I always check for a stream of water leaving my condensate line outside

It’s really smart to inspect your rain gutters from time to time.

I know a lot of people who don’t even think that they’re important for any reason, let alone for roof leaks.

The reality of rain gutters is far graver than what these people could ever imagine. If you don’t keep them free of leaves and other yard debris, the water flows backward onto the roof as it rains. It collects at the edge of the roof and can soak into the wood under the shingles. Think of it like this—without the gutters, the water simply flows off the edge of the roof and onto the ground below. If there was a large obstruction along the entire edge of the roof, water would simply pool along the edges and soak into the plywood under the shingles. With enough time, it could cause a massive roof leak that would lead to mold in your attic with thousands of dollars worth of water damage to repair. Whenever I check my gutters once a month, I also look at the exit point for my central HVAC system’s condensate line. It’s a small PVC pipe that sticks out the side of one’s home, often near the HVAC condenser unit. If you don’t see water exiting this pipe while the air conditioner is running, you need to shut your system down immediately and clear out the line with a vacuum cleaner. This procedure is covered by my HVAC maintenance contract and my technician does it every time he’s at my house. A clogged condensate line can cause a huge water leak inside the house.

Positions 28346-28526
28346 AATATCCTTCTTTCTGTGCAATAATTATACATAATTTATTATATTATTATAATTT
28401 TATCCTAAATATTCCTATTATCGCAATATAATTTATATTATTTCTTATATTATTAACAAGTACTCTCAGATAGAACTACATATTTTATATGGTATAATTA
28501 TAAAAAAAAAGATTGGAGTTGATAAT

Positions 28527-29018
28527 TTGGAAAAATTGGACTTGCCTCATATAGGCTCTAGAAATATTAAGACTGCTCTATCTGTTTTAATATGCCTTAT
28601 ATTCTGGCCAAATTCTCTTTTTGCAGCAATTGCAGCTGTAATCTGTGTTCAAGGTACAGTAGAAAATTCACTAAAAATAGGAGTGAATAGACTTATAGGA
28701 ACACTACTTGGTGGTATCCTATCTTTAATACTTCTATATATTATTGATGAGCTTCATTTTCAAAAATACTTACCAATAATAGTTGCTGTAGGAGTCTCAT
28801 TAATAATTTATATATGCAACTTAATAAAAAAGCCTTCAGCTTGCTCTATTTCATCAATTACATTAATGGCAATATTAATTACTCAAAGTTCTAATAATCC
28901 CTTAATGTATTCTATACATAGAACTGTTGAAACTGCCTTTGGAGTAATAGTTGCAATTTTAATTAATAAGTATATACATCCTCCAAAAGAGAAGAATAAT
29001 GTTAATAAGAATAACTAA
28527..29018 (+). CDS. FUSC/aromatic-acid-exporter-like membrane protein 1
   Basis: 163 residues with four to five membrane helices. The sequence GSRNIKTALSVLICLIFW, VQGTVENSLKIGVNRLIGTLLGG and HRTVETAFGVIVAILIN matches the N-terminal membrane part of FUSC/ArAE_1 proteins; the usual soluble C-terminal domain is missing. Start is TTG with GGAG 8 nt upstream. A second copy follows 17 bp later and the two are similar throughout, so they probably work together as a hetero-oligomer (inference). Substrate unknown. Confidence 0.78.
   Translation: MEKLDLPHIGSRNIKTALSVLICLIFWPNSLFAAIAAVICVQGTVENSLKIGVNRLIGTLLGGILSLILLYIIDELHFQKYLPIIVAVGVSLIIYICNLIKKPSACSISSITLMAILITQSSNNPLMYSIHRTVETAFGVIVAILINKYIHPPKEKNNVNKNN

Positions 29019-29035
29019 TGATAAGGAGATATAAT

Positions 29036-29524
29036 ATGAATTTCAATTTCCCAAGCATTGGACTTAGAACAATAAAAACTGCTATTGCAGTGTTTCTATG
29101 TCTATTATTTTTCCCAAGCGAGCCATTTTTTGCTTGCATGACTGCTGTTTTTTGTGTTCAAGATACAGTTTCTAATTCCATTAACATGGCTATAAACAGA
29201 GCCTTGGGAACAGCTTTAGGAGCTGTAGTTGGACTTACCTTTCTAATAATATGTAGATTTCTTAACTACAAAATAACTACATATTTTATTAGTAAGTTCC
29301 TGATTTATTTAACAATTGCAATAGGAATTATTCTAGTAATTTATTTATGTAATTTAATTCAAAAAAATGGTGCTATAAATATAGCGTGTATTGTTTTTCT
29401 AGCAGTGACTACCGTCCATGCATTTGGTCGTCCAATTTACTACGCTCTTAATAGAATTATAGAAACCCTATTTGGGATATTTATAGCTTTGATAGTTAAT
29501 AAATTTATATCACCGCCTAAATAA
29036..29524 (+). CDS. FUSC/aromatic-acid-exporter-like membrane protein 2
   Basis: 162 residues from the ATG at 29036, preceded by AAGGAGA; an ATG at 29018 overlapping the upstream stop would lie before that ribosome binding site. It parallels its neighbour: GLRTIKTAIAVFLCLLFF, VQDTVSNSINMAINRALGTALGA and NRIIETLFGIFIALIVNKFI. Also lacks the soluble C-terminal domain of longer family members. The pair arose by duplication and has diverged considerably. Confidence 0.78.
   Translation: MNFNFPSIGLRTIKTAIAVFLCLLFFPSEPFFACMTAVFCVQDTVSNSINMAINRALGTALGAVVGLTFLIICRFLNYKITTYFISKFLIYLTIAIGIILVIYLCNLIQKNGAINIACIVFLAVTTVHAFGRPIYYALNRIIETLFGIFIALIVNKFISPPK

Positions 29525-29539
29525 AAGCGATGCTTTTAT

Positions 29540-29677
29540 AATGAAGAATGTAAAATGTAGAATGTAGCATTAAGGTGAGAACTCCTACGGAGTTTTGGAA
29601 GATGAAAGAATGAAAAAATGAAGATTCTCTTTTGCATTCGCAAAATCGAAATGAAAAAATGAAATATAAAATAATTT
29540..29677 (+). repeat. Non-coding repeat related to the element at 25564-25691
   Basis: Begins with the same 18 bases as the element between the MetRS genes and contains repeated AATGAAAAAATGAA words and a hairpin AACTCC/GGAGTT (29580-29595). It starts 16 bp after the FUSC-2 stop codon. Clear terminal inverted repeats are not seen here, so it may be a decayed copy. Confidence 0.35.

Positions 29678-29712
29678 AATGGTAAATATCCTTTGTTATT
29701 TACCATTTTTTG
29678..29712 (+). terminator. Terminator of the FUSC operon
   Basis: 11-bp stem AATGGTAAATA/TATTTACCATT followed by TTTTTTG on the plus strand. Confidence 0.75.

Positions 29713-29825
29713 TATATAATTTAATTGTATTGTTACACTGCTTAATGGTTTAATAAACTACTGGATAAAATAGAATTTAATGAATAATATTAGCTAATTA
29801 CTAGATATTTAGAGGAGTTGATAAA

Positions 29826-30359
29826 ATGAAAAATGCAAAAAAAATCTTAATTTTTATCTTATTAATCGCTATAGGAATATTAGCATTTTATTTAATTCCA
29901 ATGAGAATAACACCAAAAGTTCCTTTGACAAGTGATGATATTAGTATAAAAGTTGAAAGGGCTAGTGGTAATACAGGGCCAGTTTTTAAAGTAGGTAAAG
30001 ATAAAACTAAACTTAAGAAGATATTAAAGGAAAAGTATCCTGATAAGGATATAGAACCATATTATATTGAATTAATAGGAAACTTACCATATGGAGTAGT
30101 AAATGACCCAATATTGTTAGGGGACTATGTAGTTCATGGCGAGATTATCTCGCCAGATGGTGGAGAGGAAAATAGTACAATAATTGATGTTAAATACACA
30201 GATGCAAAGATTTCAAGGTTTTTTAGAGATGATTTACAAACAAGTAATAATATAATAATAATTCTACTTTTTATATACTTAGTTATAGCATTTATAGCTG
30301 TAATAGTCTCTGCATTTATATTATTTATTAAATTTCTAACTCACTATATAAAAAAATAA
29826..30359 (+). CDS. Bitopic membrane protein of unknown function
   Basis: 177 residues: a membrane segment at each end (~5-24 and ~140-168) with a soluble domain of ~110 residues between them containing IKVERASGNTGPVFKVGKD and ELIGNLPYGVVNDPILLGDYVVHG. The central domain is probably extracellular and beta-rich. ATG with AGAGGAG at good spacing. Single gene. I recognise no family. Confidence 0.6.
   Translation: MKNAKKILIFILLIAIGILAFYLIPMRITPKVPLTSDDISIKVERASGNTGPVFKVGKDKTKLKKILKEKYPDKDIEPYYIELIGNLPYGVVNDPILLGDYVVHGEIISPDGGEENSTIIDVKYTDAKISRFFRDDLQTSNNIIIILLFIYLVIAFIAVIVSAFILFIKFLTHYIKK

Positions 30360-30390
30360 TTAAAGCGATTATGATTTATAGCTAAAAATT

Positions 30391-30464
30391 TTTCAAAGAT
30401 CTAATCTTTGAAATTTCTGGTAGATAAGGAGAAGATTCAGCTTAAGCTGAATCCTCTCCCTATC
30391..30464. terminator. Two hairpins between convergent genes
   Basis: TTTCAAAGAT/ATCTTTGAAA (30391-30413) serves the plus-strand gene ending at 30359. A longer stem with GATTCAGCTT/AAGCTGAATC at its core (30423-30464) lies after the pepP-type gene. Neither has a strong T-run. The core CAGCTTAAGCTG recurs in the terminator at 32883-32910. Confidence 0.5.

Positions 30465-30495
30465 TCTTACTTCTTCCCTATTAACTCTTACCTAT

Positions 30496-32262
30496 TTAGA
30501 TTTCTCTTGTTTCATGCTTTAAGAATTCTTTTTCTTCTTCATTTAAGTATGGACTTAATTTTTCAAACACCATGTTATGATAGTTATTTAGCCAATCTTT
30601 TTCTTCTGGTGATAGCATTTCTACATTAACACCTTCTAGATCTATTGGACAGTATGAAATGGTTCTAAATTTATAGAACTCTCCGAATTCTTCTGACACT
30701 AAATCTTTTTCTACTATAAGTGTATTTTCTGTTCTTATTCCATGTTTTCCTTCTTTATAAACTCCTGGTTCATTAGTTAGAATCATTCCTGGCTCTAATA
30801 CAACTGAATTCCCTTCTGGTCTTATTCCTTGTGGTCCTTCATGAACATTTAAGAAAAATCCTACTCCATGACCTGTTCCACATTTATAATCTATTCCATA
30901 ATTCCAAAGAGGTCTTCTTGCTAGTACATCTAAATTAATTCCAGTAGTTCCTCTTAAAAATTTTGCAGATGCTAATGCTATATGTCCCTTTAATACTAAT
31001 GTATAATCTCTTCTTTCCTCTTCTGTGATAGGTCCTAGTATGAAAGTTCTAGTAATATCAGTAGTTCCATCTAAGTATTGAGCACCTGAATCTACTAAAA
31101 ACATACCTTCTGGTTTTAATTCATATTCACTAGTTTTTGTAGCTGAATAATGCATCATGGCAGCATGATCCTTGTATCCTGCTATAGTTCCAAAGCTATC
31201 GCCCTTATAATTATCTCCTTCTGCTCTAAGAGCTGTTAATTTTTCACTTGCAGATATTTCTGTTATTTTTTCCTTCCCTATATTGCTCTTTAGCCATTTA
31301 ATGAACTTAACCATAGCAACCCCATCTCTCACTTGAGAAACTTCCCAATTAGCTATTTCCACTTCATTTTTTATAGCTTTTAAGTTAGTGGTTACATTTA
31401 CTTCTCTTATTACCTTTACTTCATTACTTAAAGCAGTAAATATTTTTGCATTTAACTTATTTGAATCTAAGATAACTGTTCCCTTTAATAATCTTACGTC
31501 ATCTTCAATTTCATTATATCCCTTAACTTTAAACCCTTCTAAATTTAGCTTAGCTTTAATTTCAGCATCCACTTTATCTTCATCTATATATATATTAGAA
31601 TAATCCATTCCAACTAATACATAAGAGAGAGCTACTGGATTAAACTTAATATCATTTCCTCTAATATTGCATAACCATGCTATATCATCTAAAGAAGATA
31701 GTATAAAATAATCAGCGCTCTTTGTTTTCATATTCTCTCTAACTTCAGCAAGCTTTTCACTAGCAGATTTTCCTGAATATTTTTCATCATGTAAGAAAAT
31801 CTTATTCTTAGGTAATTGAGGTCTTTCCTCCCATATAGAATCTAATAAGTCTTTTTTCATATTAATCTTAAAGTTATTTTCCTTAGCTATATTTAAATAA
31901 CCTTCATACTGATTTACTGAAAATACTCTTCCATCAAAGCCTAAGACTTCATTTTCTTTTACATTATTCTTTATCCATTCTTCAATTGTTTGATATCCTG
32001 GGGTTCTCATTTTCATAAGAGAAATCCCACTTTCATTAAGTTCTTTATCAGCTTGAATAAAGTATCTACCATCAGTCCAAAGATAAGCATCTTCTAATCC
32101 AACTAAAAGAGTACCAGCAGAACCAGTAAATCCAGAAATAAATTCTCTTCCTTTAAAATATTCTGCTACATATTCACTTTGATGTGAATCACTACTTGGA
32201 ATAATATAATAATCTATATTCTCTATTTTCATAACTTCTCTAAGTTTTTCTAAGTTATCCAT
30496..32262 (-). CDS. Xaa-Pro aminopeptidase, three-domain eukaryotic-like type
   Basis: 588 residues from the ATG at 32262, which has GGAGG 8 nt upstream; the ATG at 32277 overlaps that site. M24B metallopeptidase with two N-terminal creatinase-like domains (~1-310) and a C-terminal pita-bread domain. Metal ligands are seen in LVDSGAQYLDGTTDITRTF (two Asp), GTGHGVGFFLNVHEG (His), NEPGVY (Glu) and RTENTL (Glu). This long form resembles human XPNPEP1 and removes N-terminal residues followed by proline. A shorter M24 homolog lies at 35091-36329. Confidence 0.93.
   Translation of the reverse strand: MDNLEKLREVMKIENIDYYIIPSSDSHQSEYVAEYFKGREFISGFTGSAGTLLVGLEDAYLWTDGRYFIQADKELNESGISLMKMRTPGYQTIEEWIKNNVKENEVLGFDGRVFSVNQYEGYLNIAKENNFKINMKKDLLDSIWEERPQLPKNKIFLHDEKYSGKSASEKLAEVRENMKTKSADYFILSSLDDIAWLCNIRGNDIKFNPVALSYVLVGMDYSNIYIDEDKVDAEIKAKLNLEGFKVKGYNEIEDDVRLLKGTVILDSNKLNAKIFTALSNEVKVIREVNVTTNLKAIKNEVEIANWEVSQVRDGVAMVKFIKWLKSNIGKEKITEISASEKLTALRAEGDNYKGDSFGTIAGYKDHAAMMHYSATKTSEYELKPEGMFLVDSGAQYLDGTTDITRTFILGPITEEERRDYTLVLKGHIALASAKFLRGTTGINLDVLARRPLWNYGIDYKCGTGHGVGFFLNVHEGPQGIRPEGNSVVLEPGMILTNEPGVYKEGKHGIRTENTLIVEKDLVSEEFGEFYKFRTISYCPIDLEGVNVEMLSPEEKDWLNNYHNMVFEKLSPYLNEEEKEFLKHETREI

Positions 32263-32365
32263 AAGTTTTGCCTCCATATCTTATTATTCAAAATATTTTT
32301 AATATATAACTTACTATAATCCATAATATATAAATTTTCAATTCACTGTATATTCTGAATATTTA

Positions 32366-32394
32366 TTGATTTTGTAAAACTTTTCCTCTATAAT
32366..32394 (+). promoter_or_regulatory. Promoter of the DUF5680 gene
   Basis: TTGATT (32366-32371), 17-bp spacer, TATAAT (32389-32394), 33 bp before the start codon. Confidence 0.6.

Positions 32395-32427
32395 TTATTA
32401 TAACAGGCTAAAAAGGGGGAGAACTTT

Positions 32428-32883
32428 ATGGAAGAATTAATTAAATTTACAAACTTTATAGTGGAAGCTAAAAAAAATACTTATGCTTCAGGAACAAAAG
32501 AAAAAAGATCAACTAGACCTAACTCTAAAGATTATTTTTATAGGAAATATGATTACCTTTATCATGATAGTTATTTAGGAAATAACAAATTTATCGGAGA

Cooling system

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